In addition, from the non-obligatory guidance published in the AI field, some principles emerge that might eventually become mandatory regulation. These are the main ones:
Transparency – it is important to document the data base, as well as the method whereby AI formulates products to identify and prevent biases. The following questions must be addressed: What is the source of the data and how are the data processed? How was the algorithm developed and how was it validated? How do the algorithm's elements work together? How does the algorithm produce its output?
Explainability – An explanation must be provided as to how the product works, the product's functioning, the type of information it processes, its significance, its limitations, and its "decision-making" process. The explanation must enable the physician to understand the process and the results of the AI product and to be able to explain it to the patient.
Fairness – It must be ascertained that the product is robust and valid to prevent discrimination; one must take care to verify both the information upon which the algorithm was developed and undergoes change and its output, i.e. its recommendation, in order to prevent discrimination of weak populations.
Precise, reliable and well protected technology – the system must be precise, reliable, and protected, so that it will be possible to replicate the outcome, to rectify errors or to warn about them, and to prevent manipulation or harm to the patient.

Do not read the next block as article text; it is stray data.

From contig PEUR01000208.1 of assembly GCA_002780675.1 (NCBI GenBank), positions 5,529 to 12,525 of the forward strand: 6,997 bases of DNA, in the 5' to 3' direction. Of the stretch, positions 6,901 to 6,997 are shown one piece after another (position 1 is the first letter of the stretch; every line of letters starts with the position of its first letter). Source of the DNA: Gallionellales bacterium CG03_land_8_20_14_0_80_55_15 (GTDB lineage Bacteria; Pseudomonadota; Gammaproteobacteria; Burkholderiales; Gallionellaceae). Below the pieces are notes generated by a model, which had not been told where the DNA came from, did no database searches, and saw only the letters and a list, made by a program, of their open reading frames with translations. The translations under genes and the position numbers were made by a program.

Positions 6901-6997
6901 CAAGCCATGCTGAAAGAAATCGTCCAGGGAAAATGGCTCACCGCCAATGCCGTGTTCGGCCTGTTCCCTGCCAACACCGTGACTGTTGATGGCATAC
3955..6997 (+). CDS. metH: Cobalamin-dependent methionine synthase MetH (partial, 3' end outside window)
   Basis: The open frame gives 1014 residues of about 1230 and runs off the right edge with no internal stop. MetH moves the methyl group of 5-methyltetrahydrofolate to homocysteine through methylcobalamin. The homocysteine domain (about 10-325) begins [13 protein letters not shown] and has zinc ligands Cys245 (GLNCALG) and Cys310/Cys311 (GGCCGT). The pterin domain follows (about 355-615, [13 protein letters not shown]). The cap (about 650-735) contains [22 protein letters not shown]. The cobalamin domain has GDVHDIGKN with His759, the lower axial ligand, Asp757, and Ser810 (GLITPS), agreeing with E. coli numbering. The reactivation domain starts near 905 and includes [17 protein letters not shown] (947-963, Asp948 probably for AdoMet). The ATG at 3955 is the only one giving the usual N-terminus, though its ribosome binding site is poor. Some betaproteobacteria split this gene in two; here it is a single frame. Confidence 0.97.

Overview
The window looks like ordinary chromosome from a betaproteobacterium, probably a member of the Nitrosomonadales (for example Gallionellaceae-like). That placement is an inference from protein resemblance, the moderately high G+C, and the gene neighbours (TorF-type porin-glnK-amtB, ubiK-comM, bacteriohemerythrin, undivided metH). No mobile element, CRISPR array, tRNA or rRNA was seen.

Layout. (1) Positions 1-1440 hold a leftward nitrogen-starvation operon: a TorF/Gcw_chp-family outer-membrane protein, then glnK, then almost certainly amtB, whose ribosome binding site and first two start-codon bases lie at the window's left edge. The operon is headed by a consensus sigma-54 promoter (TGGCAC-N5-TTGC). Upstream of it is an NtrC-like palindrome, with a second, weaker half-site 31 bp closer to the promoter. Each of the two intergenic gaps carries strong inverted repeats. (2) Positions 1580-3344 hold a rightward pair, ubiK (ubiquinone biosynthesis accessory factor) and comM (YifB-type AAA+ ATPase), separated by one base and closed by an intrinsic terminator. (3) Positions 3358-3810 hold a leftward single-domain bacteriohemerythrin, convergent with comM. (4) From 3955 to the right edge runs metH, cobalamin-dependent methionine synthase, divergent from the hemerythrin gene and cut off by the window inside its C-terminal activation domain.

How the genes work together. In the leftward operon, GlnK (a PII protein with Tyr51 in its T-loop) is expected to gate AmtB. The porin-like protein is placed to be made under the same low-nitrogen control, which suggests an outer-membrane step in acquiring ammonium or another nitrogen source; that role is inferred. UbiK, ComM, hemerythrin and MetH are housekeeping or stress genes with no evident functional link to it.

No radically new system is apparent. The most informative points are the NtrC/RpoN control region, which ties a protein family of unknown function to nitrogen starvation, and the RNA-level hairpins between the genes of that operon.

Mechanisms for supervision and control, as well as human supervision – it must be ascertained that decision-making in the field of medical treatment remains with the health care provider, as referred to above, and that supervision and control mechanisms have been established to identify errors and correct them in real time.
Protection of patients' rights –all the guidelines relate to the importance of respecting human rights and the impact on the integrity of a person's body, his/her right to privacy and autonomy.
These are general principles; we will at a later date present a proposal that is based on the principles and provides practical tools for developing and utilizing AI products in the medical field.
Each new technology challenges existing regulation. As AI will become an integral part of the medical practice, it is important to consider the issues raised already during the product's planning and development stage and address developments that may influence the product's approval and its use. Proper advanced planning will help overcome potential obstacles later, and lead to a safer, better product for the patient's medical care.
1 For an in-depth review of legal aspects of AI in medicine, see: Roy Keidar and Tamar Tavory, "Legal and Regulatory Aspects of AI in Medicine," EMERGING TECHNOLOGIES: THE ISRAELI PERSPECTIVE (Lior Zemer, Dov Greenbaum and Aviv Gaon, eds, Nevo, 2021, Hebrew).
2 See Heidi Ledford "Millions Affected By Racial Bias in Health Care Algorithm." NATURE 31 Oct. 2019.
3 Examples of AI's guidance include the FTC guidance on using Artificial Intelligence and Algorithms, April 2020, https://www.ftc.gov/news-events/blogs/business-blog/2020/04/using-artifi... Council of Europe, Ad hoc committee of Artificial Intelligence, Towards Regulation of AI system- Global perspectives on the development of a legal framework on Artificial Intelligence systems based on the Council of Europe's standards on human rights, democracy and the rule of law, Dec 2020 at https://rm.coe.int/prems-107320-gbr-2018-compli-cahai-couv-texte-a4-bat-.... This report also refers to report of the Israel's committee on AI Ethics and Regulation, Nov. 2019, headed by Prof. Karine Nahon.